The recent outbreak in Kansas of whooping cough (Bordetella pertussis) has grown with an additional 21 cases of the disease being reported in Johnson County, Kansas, during the past week, bringing the total number of confirmed cases of the disease to 111. The Johnson County health department has issued a warning (pdf) about the outbreak, requesting that children and adults get the vaccine and to be aware of symptoms. To prevent the spread of the disease, the health department is requesting that people who are being treated for the disease with antibiotics stay home for 5 days, and those we are refusing to be treated, stay home for 3 weeks.
In 2011, the county only had 11 cases, an increase in the disease that has cropped up through out the country. More outbreaks have occurred in the last few years as parents started denying the efficacy and safety of vaccines. Additionally, adults, even if vaccinated (DTaP, pdf) previously, can have their immunity to pertussis lapse, which allows these adults to spread the disease to children who have not been immunized or who are too young (around 2 months) to have started the vaccine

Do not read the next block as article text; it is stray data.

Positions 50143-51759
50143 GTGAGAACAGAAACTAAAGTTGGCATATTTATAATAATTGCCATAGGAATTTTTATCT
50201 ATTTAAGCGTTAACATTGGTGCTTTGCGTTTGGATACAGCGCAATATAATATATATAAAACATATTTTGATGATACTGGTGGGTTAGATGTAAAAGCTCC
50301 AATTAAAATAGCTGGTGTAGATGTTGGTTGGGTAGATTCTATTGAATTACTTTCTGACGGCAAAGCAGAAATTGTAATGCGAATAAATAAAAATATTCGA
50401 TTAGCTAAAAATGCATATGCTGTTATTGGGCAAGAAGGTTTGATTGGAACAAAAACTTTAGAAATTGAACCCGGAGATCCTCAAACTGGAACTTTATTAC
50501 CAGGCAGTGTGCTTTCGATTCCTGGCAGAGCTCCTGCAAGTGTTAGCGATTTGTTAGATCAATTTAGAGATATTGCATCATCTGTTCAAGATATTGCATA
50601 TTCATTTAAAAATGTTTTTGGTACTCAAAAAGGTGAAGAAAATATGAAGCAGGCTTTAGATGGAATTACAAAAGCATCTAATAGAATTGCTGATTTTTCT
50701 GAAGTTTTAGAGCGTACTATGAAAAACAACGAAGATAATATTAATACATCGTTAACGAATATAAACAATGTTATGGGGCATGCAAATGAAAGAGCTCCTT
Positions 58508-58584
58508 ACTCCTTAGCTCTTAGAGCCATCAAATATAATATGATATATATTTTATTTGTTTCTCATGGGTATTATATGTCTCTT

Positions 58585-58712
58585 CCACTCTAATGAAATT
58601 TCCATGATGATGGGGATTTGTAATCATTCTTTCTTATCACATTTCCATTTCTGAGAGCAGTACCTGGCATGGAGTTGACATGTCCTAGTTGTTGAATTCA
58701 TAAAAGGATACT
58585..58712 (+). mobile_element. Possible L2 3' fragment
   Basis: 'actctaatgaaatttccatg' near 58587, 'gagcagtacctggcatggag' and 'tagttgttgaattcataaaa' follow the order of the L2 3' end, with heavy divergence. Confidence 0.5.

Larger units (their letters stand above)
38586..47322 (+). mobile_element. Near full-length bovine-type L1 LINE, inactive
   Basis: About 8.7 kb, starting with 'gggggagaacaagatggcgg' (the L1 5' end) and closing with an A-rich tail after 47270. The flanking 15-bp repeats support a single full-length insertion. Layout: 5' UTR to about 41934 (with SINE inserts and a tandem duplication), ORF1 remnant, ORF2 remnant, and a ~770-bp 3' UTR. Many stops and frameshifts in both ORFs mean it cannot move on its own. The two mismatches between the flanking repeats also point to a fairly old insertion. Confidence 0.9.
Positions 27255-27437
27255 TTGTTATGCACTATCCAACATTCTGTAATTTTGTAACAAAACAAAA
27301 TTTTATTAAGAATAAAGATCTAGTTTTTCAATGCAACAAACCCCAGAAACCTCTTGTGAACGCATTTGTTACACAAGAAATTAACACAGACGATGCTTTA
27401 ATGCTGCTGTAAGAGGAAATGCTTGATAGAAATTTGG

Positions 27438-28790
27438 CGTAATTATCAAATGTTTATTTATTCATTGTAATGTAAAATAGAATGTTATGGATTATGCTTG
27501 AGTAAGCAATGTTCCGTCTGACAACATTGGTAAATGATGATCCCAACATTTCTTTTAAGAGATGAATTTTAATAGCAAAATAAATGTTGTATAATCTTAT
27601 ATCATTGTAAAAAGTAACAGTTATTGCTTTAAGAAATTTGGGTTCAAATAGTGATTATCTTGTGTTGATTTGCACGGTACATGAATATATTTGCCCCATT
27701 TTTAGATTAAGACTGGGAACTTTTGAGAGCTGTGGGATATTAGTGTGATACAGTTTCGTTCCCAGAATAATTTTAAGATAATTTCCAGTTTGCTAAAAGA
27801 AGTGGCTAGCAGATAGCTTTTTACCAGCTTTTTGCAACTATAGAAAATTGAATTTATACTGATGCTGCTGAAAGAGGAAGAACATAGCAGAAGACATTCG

Most of the cases in the county have affected people in fifth through eighth grade. The most vulnerable to the disease are the elderly, toddlers and infants. Approximately half of infants with pertussis are hospitalized and one in 100 will die, according to the Centers for Disease Control and Prevention.
Vaccines save lives. Period, end of story.
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